JavaScript Objects – Simple Inheritance

JavaScript Objects Continued…

Previous JavaScript article: Objects Introduction.

In this article let’s see how to use JavaScript inheritance though a simple hierarchy or chain of objects. As a reminder, JavaScript objects are simply collections of key/value pairs, where the keys are unquoted strings, such as brand and model, year, and servicing. Values can be simple like numbers and booleans or complex like arrays or other objects. These key/value pairs are often called properties in objects.

Simple Object Inheritance

Simple example of object inheritance

 

 

 

 

 

 

 

 

 

 

In the above example we create a new object (lines 3 to 9) with three properties (key/value pairs). The capital first letter of the object name is to show that this will be a template for other objects.  Then we use the Object.create function (line 12) to create a new empty object with a link to the Car object. So JavaScript now has a search path to find properties, as demonstrated in line 13. The property brand does not exist in the volvo object, so JavaScript uses the link to check the Car object for a local brand property and with success. And the same applies to the tax property (line 14).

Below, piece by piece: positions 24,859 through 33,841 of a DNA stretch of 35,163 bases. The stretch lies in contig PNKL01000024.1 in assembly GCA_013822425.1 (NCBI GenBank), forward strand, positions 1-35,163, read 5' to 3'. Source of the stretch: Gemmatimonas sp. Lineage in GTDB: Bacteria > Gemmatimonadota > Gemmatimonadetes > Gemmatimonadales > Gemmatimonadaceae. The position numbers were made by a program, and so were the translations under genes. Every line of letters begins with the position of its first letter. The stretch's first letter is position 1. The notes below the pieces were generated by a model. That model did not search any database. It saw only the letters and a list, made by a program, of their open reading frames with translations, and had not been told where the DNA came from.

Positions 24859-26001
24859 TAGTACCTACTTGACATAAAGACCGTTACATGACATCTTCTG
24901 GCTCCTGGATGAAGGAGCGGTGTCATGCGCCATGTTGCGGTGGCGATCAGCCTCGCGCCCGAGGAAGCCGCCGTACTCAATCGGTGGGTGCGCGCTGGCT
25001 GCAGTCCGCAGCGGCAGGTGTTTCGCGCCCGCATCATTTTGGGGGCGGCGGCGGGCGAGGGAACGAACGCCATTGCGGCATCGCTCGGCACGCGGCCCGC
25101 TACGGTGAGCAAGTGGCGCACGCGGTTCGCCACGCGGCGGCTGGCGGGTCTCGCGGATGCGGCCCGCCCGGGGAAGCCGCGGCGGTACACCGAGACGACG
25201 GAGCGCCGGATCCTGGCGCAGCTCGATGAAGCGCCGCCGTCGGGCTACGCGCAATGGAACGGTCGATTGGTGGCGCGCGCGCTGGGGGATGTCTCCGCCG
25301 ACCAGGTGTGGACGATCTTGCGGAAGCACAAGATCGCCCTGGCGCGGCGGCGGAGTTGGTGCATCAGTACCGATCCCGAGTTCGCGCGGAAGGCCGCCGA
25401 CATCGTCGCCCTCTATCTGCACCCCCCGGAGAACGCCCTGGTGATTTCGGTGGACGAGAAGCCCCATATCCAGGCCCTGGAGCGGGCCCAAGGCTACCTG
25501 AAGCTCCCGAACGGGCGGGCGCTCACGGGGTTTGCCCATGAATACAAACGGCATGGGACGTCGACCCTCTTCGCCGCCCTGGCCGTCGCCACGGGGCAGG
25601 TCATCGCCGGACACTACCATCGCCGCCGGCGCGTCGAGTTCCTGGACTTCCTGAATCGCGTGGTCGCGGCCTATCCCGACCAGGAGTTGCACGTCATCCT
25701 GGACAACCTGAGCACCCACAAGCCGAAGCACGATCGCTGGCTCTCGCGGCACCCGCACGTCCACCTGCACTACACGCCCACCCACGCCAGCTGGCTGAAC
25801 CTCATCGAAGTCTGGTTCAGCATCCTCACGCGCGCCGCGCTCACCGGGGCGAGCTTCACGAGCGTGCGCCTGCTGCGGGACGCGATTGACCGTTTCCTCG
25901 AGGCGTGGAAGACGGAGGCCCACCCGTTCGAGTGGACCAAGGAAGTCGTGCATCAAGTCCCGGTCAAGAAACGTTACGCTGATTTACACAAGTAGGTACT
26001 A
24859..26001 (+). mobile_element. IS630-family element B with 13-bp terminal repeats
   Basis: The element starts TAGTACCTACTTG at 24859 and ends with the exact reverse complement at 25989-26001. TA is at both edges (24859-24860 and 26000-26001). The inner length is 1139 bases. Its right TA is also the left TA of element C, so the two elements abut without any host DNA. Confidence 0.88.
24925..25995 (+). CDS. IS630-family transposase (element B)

Creating a local property

However the volvo object needs its own property value for brand. We do that in line 17 with the assignment command. An assignment will do one of two things: (1) if the local property is missing then the assignment will create one; or (2) if it exists, then JavaScript will simply modify its value. Effectively, the new volvo.brand property now blocks the Car.brand property.

As a general principle, create shared properties at the top of the chain (e.g Car) and individual properties at the bottom (e.g. volvo), where JavaScript starts searching.

Finally, the last line demonstrates three possible search outcomes: (1) use of local property; (2) use of shared property (higher up hierarchy), if no local property; and (3) unable to find property in the whole search chain (undefined).

In the next article we shall look at better ways of creating a new object, adding properties, and modifying property values. Alex McCullie

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